The Nigerian government has taken some measures to specifically address the recent Lassa fever outbreak. They have established five labs specifically to test for Lassa fever, including the Federal Medical Centre in Owo, Ondo state of Nigeria. The NCDC has also activated the Emergency Operations Center (EOC), a multi-disciplinary, multi-partner technology team.
In February the WHO assessed that Nigeria, “has developed the capacity for managing Lassa fever,” and the present overall risk for further spread was, “considered moderate at the national level.” As evidenced by March’s Lassa fever numbers, earlier assessments of the risk of widespread infection may be more severe than previously estimated. These daunting numbers may be compounded by restricting people to their homes, where they are more likely to have interactions with the infection-laden rodents.
A study conducted in the Bo district in Sierra Leone, published in 2017, entitled At Home With Mastomys and Rattus, notes, “housing characteristics and domestic organization affect rodent density in and around households and villages, and are likely to be a risk factor for Lassa fever in humans where the reservoir exists.” Like Nigeria, Sierra Leone also struggles with curtailing the multimammate rodent population. This particular study found that 57% of the rats that were trapped were classified as M. natalensis, and the majority of the respondents to surveys conducted during the study – upwards of 92.4% – reported seeing rodents in their homes.
Yet another study published in 2018 highlighted that Lassa fever was the “most reported viral zoonotic disease in Nigeria” and that “arena virus occurrence is probably the most widely distributed geographically and in extent of host taxa than is currently realized.”
Further credence was added to these findings by a more recent study published in the New England Journal of Medicine, that included world renowned medical scientist Dr. Christian Happi, which established while human-to-human transmission of Lassa fever does occur, through the exchange of bodily fluids, the overwhelming majority of Lassa fever cases are the result of an “ongoing cross-species transmission from local rodent populations.”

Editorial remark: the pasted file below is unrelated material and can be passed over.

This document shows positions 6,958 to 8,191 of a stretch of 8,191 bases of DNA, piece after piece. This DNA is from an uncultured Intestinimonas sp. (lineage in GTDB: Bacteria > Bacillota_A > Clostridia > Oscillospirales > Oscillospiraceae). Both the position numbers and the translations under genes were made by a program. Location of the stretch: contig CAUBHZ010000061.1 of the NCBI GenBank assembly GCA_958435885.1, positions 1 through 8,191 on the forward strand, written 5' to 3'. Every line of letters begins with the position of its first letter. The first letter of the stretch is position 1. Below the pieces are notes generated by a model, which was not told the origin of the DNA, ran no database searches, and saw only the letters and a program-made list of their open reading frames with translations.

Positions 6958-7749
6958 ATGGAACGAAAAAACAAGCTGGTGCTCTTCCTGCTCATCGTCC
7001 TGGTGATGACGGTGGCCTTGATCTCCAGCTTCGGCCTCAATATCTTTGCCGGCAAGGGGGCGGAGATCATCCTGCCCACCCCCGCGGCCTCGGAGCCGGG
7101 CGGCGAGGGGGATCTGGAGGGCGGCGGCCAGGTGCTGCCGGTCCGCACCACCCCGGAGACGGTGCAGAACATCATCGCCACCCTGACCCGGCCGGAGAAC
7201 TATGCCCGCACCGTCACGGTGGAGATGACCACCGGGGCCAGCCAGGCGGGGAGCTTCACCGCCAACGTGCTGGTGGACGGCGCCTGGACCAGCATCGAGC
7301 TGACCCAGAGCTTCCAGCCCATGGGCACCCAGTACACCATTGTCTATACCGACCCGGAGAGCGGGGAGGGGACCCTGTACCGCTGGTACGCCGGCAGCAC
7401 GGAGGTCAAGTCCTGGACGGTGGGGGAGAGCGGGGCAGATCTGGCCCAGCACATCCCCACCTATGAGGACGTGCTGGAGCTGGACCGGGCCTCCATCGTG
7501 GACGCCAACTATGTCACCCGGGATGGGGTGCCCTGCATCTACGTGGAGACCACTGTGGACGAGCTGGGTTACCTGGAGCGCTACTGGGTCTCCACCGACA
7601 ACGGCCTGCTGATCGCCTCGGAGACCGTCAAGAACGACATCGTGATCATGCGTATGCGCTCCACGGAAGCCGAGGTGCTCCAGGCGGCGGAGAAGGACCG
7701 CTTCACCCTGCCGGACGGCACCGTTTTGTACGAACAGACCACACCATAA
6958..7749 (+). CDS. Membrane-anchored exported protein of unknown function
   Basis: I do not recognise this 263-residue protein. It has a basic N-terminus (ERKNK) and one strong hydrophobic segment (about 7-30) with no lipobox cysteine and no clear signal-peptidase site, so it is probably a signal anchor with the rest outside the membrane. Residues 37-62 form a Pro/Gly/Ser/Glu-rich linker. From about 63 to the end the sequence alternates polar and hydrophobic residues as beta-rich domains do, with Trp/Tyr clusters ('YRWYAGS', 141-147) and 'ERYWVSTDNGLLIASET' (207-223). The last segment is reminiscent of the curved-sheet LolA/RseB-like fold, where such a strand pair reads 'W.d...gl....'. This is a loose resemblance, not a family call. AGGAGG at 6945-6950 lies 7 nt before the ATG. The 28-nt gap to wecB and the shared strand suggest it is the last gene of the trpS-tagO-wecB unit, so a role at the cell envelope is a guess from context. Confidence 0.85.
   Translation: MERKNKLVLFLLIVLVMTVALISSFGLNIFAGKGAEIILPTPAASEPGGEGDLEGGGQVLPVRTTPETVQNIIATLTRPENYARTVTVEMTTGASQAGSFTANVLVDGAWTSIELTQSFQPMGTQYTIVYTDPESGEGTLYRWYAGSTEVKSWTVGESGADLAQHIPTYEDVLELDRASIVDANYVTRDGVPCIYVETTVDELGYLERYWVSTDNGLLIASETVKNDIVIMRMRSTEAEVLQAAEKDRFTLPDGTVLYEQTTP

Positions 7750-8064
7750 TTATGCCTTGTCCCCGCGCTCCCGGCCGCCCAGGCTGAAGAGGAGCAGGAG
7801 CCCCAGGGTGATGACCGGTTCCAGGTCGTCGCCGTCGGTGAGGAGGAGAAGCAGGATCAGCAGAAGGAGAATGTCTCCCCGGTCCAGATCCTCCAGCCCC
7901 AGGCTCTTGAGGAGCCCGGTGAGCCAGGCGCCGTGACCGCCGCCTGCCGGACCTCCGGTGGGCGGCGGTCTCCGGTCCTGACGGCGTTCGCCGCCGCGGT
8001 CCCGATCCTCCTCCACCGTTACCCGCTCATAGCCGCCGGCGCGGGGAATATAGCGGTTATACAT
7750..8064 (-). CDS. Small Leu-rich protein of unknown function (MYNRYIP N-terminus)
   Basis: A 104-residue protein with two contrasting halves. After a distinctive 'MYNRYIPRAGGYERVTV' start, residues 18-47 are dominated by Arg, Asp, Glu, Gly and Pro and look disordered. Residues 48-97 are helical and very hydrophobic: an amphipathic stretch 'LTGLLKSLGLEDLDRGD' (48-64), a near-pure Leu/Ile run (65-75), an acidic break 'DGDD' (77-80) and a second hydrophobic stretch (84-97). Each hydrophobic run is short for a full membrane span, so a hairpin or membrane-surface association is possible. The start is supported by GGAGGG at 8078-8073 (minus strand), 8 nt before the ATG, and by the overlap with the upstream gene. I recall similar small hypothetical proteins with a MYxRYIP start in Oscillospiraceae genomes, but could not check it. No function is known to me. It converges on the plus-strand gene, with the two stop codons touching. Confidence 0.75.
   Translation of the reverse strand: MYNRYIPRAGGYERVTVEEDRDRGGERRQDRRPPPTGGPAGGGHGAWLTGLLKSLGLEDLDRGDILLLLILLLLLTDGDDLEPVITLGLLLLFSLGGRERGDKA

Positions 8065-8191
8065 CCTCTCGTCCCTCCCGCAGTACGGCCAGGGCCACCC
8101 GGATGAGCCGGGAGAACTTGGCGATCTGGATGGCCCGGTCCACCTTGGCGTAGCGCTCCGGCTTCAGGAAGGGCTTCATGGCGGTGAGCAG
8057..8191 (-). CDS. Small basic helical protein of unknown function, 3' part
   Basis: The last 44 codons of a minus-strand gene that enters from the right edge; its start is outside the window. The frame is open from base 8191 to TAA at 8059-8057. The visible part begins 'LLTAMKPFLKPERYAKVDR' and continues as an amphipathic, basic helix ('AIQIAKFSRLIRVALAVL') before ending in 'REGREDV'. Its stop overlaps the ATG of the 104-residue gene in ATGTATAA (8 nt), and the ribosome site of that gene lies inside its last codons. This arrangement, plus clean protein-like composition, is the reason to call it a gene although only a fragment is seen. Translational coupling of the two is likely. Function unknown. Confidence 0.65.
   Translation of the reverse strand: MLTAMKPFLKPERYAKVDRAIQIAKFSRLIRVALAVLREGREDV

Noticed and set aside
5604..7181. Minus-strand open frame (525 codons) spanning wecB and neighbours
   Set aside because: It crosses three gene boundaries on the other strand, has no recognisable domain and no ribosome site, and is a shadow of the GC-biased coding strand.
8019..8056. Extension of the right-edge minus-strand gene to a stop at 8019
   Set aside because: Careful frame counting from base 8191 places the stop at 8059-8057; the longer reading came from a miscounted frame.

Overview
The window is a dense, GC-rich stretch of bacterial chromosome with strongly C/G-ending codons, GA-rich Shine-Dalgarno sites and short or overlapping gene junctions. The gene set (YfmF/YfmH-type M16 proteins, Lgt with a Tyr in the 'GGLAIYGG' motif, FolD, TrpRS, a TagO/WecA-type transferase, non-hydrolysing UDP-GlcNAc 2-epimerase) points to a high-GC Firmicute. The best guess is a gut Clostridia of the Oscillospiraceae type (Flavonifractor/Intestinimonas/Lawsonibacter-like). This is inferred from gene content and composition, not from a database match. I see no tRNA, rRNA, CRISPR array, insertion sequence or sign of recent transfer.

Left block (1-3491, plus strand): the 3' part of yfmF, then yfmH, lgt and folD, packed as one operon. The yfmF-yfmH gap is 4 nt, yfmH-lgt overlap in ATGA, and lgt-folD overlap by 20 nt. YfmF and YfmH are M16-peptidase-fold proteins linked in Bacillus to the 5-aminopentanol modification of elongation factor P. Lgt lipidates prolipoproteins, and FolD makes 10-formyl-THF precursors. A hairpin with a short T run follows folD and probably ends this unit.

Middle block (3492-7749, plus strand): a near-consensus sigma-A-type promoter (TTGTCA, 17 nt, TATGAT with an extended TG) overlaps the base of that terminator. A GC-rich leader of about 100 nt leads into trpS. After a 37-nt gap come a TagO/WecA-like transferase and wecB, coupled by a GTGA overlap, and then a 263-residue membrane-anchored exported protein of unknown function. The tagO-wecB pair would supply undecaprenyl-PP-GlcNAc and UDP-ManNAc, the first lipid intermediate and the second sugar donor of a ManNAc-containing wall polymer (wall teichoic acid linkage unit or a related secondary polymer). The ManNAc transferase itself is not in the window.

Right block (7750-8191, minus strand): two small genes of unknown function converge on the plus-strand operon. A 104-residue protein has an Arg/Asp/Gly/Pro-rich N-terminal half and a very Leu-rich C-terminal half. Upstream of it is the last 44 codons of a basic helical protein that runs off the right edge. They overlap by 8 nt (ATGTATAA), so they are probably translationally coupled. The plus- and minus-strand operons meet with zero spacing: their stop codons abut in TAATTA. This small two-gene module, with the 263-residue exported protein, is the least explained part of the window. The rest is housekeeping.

A four-year study, conducted in three villages in Upper Guinea, in 2018 designed to test the effectiveness of rodenticides as a means of controlling Lassa fever cases revealed that in addition to M. natalensis, two other household rodents – the multimammate mouse and the African wood mouse – also acted as reservoirs for the virus. All of these rodent types are endemic throughout several West African countries, including Nigeria.
The study concluded that chemical treatment with rodenticides, coupled with rodent-proof food storage and improved housing quality, “provides an effective tool to control local rodent populations.”
Much of the explosion in the population of rodents in Nigeria was attributed to the inadequate sanitation methods and poor environmental hygiene in many cities and villages throughout the West African nation.
A 2017 report in Punch Magazine noted, “urban and rural areas in Nigeria suffer many conditions that promote the multiplication of the rodent population.” The Lagos state of Nigeria alone generates an estimated 13,000 tons of waste per day. Throughout the nation open dumping and drainage systems are the norm rather than the exception. Garbage is dumped alongside roads and outside homes with impunity.
Citizens are well aware that the sanitary condition of many urban and rural areas is the likely cause for the increasing amount of vermin around their homes and many are left to deal with the problem on their own. This is shown in the year by year increases in the sale of rat poisons. Therefore, confining citizens to their homes, should conditions remain the same, in order to curb the spread of COVID-19, may well exacerbate the spread of the far more deadlier Lassa fever.
By Vincent Amoroso